The most outstanding mare of the Farasha family is Maar Bilahh, another Rancho Bulakenyo-bred horse, a daughter of El Halimaar, out of the *Nabilahh daughter by *Morafic, Bint Nabilahh. If Bint Nabilahh had only produced Maar Bilahh, she would have been forever remembered. In addition to "my sweet heart", she also produced two mares by Shaikh Al Badi: Ruminaja Nadia (she in turn produced Mashwara by Bay Halima and Sharifa Moniet by Moniet El Sharaf) and Ruminaja Nahjat.

There are few horses who have the ability to produce equally outstanding daughters and sons. *Nabilahh was such a mare and having produced a collection of amazing daughters, she also produced *Khofo by *Morafic, who would also become influential, like his sisters, mainly through his 1970 daughter *Bint Magidaa, who in turn, produced Ruminaja Ali, by Shaikh Al Badi. The stallion, *Khofo++ was a legion of merit winner, an athletic horse, possessing the versatility that allowed him to be successful in many events, both under saddle and in harness. He was owned from the time of his importation, until his death by Hansi Heck-Melnyk, of Serenity Farms in Citra, Florida, who has bred Egyptian Arabian Horses for approximately 50 years.
"He was imported at the side of his dam and with his sire when barely four weeks old by Doug Marshall. A faultless front end, a beautiful set on neck with that tremendous windpipe and very clean throatlatch, a 74 inch heart girth and well pronounced withers. He stood about 15.2 HH. He had beautiful large eyes, soft and gentle but the fire burning within. He was easy to handle, never hurt anything and a dream to ride."
 Had *Khofo++ only sired Bint Magidaa (she went on to produce a dynasty of stallions who have had a tremendous impact on the breed, both Egyptian and non-Egyptian) he would have been assured a place in history, forever. However, *Khofo++ sired almost 50 other straight Egyptian horses who have gone on to spread his influence, all over the world. With *Serenity Sonbolah, *Khofo++  sired the mare SF Bint Sonbohla (who produced the mares IES Sondusah by Hossny, MCF Nicole and Sonbolah's Song by Ruminaja Bahjat, Serenity Salilah by Serenity Osiris, Sohnbadi by Shaikh Al Badi and Sonbohlah's Dream by Moniet El Nafis) and with *Serenity Sonbolah's daughter by *SF Ibn Nazeer, SF Sonbolah Tu, *Khofo++  sired the mare Serenity Sonbolaa. With *Serenity Sabra (and this is where I get really excited) he sired the mare Serenity Bint Sabra, making it possible for ONE HORSE to carry 2 powerful branches of the Yosreia family in the tail female of the sire (Shahrzada) and dam (Farasha).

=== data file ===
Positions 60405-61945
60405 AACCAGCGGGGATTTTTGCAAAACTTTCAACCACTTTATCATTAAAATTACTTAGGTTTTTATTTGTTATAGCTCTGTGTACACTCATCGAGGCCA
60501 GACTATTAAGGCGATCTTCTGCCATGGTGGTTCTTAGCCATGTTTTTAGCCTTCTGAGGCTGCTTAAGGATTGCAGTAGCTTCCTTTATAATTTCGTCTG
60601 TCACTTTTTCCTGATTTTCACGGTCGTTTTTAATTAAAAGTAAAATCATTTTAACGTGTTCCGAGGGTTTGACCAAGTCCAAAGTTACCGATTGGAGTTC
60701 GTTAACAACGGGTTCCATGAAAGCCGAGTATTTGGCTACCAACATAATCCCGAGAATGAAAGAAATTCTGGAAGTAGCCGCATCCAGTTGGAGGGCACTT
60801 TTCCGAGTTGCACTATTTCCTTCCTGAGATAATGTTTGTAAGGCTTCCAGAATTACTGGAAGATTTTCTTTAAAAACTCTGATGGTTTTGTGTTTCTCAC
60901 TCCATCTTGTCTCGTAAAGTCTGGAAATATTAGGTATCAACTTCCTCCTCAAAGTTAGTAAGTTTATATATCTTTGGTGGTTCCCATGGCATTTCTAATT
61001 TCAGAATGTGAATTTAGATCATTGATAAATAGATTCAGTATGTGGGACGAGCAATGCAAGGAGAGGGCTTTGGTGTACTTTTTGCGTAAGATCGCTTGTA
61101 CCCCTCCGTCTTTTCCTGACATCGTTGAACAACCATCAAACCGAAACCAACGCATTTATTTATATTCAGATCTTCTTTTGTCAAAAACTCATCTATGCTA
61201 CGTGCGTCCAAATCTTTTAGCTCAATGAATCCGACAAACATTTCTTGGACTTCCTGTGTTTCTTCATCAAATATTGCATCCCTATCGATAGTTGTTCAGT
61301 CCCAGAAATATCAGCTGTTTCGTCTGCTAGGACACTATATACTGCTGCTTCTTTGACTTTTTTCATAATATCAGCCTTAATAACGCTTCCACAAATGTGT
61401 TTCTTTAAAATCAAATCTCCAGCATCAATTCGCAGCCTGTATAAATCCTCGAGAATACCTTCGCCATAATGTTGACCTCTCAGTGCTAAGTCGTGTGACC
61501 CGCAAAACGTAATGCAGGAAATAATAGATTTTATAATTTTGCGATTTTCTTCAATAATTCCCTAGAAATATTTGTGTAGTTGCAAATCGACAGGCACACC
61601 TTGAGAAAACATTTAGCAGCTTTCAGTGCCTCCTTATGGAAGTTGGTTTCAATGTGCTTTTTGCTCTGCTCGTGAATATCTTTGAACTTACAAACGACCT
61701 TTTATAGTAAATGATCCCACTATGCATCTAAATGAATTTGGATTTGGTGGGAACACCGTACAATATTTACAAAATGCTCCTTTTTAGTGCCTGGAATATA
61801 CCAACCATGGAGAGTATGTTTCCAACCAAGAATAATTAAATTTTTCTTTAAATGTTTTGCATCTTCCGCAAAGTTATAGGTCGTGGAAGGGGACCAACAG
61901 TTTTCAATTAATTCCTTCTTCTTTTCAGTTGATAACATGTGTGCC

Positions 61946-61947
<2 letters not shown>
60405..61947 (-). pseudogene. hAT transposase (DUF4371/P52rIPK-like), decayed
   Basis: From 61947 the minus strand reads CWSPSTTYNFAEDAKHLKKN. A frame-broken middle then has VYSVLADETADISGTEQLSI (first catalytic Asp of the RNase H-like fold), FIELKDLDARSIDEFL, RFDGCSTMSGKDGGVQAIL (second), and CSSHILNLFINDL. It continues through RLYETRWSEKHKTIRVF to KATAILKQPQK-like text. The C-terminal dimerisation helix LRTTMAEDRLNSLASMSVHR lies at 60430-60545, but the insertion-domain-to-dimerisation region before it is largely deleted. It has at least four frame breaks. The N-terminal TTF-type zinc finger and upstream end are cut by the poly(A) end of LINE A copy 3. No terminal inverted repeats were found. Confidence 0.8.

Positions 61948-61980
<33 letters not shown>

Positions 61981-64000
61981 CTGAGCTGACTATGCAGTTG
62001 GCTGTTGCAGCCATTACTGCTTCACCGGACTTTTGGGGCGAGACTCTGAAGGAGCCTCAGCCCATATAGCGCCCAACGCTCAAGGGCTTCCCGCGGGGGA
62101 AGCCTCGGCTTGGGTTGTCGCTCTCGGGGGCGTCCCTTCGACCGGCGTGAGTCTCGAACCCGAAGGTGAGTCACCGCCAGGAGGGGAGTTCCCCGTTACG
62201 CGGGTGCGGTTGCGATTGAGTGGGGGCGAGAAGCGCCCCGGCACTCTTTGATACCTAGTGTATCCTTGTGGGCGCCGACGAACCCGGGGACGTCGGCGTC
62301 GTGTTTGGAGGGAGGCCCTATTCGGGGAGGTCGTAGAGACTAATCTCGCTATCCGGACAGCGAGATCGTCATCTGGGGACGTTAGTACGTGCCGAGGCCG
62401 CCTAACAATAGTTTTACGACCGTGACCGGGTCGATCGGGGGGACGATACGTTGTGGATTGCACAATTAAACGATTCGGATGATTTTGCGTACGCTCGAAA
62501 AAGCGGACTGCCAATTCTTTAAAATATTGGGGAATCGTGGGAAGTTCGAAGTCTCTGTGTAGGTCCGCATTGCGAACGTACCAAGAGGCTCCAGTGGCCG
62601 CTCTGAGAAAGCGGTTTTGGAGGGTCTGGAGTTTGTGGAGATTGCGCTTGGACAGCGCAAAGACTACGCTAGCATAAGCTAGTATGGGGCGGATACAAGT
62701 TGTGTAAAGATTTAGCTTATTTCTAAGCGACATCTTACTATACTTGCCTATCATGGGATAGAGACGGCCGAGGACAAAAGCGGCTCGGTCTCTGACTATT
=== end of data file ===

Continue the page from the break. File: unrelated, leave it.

"I believe the light that shines on you, Will shine on you forever"-from the song, Father & Daughter by Paul Simon
In ancient cultures, butterflies symbolized rebirth, a new life, like a caterpillar who metamorphoses into a beautiful butterfly, after being inside a cocoon for a long period of time. The principal reasons for why this blog exists, are to raise awareness for special horses, key bloodlines that are on the verge of disappearing, influential mare lines and stallions who have over time demonstrated excellence in siring powerful broodmares. Our butterfly, Farasha, remains an extremely important mare in straight Egyptian breeding and with every new foal that is born of her family, her rebirth is made complete, with her family also remaining as a vital connection to our EAO foundation.


1 comment:

Butterfly wall decals said...

Very nice name, not the usual name for a horse!